As a Quality Management professional, Toyota was my poster child! I upheld Toyota as my shining example of an organization who “get it”, hence terms like the Toyota Way and the Toyota Production Systems. This philosophy gave birth to a lexicon of additional terms and practices related to Quality Management Systems; LEAN, KANBAN, KAISEN, Just-In-Time, PDCA, etc. and more recently Six Sigma. In 2009-2010, I followed with disbelieve and disappointment the product complaints followed by the recalls that plagued Toyota that resulted in a total of 14 million cars recalled globally by the beginning of 2011. Toyota, my icon for Quality fell and shattered into 14 million pieces!
Well the dust is settling and in early 2011, Toyota announced a goal to reach a sales target of 10 million cars a year by 2015. Can I dust off this icon and put it back in my tool kit? Does Toyota deserve it or was Toyota’s Quality just a myth?
A review of the news reports between November 2009 and February 2011 highlights for me several interesting facts. Working on the premise that the accelerator is indeed faulty, the question is; would a faulty accelerator lead to sudden unintended acceleration resulting in death and injury? To address this question I broke it down into the following elements.
- Would a faulty accelerator pedal result in sudden unintended acceleration?
- Can any sudden unintended acceleration be negated by the vehicle’s braking system?
In simplistic terms, a sticky accelerator pedal would not in itself cause sudden unintended acceleration. It may cause the vehicle to continue to maintain the cruising speed even after the driver has ceased applying pressure on the pedal. A faulty electronic throttle control system coupled to the accelerator pedal function may indeed cause sudden unintended acceleration. A joint investigation by the US National Highway Traffic Safety Administration (NHTSA) and NASA found no electronic defects in Toyota vehicles after a 10 month investigation (report released in February 2011). This addresses question 1.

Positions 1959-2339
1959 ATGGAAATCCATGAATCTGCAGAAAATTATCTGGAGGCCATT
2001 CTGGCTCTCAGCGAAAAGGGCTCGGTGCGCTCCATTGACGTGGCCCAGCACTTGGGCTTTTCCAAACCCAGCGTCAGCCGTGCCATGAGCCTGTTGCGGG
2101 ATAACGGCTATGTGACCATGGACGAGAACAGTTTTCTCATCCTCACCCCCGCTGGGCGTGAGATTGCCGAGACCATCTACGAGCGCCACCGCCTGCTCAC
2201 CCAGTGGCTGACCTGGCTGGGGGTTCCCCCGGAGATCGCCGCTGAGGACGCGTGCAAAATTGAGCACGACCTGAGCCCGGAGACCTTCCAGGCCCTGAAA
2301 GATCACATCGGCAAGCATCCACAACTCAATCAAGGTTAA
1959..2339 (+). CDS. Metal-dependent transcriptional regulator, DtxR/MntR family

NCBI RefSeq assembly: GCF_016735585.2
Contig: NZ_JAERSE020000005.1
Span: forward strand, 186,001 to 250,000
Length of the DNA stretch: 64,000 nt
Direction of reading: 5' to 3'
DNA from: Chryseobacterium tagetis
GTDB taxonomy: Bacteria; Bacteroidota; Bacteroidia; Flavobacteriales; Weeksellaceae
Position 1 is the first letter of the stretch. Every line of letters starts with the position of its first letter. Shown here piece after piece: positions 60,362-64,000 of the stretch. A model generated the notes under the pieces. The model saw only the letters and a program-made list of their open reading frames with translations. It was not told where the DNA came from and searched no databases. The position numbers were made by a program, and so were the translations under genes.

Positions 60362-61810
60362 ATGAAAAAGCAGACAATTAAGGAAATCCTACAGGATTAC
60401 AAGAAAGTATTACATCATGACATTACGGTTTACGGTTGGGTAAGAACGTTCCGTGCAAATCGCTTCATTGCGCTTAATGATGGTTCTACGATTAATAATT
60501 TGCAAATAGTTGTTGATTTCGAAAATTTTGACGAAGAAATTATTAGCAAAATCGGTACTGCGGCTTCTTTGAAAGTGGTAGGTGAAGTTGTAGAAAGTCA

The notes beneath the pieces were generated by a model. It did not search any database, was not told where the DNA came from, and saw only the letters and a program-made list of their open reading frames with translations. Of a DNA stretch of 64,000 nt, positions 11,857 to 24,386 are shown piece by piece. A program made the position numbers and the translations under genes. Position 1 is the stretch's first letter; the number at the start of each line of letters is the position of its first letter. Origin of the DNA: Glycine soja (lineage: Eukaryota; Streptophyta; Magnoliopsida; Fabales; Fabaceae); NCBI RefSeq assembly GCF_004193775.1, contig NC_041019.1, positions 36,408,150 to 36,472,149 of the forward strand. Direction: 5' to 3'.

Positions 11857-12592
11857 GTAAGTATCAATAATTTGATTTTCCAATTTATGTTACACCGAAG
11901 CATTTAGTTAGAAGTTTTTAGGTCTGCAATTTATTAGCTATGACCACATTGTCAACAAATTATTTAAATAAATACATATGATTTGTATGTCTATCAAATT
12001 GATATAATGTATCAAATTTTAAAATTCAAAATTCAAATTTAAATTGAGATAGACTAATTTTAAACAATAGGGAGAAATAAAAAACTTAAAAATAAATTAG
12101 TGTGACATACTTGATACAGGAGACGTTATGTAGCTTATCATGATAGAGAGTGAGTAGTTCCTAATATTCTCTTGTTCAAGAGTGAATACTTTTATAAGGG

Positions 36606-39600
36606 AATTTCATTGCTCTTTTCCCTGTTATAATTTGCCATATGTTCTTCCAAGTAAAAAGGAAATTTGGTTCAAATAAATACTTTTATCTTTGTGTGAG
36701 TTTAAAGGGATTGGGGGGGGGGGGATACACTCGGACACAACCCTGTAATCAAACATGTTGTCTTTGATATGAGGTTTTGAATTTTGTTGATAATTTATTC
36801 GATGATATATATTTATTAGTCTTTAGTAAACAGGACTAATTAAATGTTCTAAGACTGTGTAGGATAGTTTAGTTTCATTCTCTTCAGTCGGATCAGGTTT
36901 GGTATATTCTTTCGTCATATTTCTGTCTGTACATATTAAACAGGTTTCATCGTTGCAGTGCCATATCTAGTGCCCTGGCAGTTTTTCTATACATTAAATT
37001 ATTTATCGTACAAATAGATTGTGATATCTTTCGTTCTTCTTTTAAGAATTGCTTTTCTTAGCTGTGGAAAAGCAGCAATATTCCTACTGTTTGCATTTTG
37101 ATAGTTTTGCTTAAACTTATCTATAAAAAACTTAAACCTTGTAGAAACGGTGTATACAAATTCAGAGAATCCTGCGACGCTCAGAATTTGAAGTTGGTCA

Investigations and studies conducted by credible entities in the US as well as Germany all demonstrated that the braking system can over come the acceleration in all instances. This addresses question 2.
So what of the 58 reported cases investigated by the NHTSA? Of the 58, 18 were dismissed, 39 were found to have no cause and 1 attributed to “pedal entrapment”. According to the news article, one investigator said that most of the cases were the result of “pedal misapplication”. “Pedal misapplication” in other words mean driver error where the driver stepped on the accelerator instead of the brake pedal or both.
The statistics surrounding this issue does not justify the resultant disproportionate response in the number of US law suits, a congressional hearing and the media circus. Car and Driver pointed out in 2010 that the risk of fatality is about 1 in 20,000 recalled Toyotas while the risk of fatality in a car accident is 1 in 8,000 in any car in the US. There were numerous reports of media bias and verifiable fraudulent claims resulting in charges being laid. It is also significant that the majority of cases of sudden unintended acceleration resulting in an accident were in the US. Similar accidents as result of a “stuck pedal” rarely occurred outside of the US. In all instances of unintended acceleration reported in Germany, all drivers successfully slowed their vehicles with their brakes.
From my perspective, perhaps Toyota indeed had a product defect – an accelerator pedal that was prone to sticking. More profoundly, Toyota may have been the victim of; opportunistic ambulance chasers, irresponsible media coverage and a less than impartial US Congress who after all is the majority share-holder of GM. In short, a dearth of personal integrity.
How Toyota dealt with the faulty accelerator pedal provides a clue into the company and its philosophy. Generally, auto manufacturers do not actually manufacture the cars. They design and engineer the car and out source the manufacturing of the various parts. The auto manufacturers assemble the cars. Toyota is no exception. The accelerator pedals are made by CTS Corp, a US company. During the height of the crisis, Toyota worked with CTS to address the problem. Not once did Toyota deflect responsibility to CTS as evident in a public apology by Akio Toyoda, the president of CEO of Toyota where Toyota accepted full responsibility. In contrast, during the 2000 Ford-Firestone recall involving Ford Explorer SUVs and Firestone Widerness tires, each company vociferously blamed each other. Perhaps due to its frenetic pace of growth, Toyota may have lost sight of its product – Quality. It indeed lost sight of one key concept in the Quality Tool Box – Quality by Design. For this Quality professional, the indications however are that its back in focus and its time to dust off my trusty poster!